The qualified contracting process allows LIHTC property owners to unsubscribe from the program after the first 15 years. To take advantage of this process, the owner must inform the tax authorities of his intention to sell and the agency would then have one year to find a qualified buyer. If no qualified buyer is produced within the 365-day period, the owner may be exempted from any restrictions and obligations of use. However, if the owner refuses to sell the property, he must respect the extended restrictions on use. Note that this option is only available to owners who have not waived their right to apply for a qualified contract or accept a longer use contract when signing their limited use agreement with the HFA state. . In the second half of 2010, the market stabilized as non-traditional investors began to fill the investment gap. Supporters of LIHTC have come together around legislative proposals to ensure that investments remain stable, both in the short term and in the future. The Center for Health Studies at Harvard University and the Center for Real Estate at the Massachusetts Institute of Technology have identified potential ways to improve LIHTC to make it more effective. [11] [12] [13] Critics of the LIHTC argue that federal subsidies per unit of new construction are higher than they should be because the various intermediaries participate in the funding – organizers, syndicators, complements, managers and investors – each being compensated for its efforts. As a result, a significant portion of the federal tax subsidy is not directly devoted to the creation of new rental housing. Critics also see the complexity of the law and regulation as another potential gap.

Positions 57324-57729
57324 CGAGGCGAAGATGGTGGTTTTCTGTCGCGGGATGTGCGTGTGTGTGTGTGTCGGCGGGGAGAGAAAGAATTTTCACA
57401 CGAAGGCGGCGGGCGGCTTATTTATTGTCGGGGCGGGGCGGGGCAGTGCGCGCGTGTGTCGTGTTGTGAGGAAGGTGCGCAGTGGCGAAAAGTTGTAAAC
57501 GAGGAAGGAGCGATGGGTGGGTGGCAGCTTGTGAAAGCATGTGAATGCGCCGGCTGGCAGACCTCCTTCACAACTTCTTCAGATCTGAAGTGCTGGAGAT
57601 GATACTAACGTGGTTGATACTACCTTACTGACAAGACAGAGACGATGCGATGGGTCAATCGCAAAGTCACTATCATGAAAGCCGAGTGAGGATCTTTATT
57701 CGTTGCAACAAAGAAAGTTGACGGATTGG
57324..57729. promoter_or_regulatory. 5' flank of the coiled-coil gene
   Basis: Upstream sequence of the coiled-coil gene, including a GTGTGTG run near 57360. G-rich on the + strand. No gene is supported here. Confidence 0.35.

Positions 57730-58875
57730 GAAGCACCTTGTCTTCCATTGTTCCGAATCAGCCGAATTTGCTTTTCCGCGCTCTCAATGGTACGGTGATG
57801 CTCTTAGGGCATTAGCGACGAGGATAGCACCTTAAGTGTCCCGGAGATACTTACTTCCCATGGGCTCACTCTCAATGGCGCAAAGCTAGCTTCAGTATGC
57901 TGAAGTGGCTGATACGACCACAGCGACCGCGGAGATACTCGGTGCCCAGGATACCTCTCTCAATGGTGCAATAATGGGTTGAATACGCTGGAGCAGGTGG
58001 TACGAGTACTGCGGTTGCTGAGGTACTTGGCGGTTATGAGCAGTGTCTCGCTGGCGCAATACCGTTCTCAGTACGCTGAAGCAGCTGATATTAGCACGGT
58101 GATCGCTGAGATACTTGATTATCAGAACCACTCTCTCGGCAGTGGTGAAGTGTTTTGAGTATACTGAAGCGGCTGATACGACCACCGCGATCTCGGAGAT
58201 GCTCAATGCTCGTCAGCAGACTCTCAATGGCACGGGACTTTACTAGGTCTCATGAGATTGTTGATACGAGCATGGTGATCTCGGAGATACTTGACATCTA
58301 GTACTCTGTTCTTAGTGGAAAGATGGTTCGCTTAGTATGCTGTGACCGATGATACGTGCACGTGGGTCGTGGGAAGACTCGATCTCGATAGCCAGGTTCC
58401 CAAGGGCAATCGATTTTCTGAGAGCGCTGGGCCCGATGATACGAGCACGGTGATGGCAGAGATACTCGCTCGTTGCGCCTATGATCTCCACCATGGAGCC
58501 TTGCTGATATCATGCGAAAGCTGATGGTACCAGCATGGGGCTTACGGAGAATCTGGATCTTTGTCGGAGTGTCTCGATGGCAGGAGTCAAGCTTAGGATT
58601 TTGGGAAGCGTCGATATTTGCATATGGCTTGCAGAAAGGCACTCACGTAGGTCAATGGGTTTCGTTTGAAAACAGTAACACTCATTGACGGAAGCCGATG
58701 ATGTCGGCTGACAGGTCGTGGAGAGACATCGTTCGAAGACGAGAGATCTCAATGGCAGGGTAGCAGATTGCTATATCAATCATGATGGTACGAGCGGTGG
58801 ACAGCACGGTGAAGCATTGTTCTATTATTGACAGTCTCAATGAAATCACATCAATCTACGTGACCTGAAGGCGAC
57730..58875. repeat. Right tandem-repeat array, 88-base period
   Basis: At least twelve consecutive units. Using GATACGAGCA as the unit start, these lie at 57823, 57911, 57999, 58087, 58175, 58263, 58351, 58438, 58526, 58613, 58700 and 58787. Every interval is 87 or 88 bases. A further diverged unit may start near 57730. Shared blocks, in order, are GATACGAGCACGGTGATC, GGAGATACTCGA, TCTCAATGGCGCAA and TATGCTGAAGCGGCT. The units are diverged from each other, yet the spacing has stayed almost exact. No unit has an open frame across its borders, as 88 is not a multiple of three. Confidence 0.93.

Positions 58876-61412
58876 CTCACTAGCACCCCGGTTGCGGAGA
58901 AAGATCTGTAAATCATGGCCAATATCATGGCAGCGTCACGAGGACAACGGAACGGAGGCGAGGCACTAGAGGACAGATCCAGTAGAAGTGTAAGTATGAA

Another disadvantage is that some public housing finance authorities tend to approve LIHTC projects in a way that concentrates low-income municipalities, where they were historically separated and where economic opportunities could be limited. Finally, while the LIHTC can help build new affordable housing, maintaining this accessibility is a challenge once the necessary compliance periods are over. The U.S. Tax Reform Act of 1986 (TRA86) introduced many incentives for investment in housing, while leaving incentives for residential ownership. Given that low-income people live in rental housing rather than self-occupied housing, this would have reduced the new supply of housing available to them. The low-income Housing Tax Credit (LIHTC) was added to TRA86 to create a certain balance and encourage investment in multi-family buildings for those in need of affordable housing. Over the next 20 years, it became an extremely effective tool [citation needed] for the development of affordable rental housing….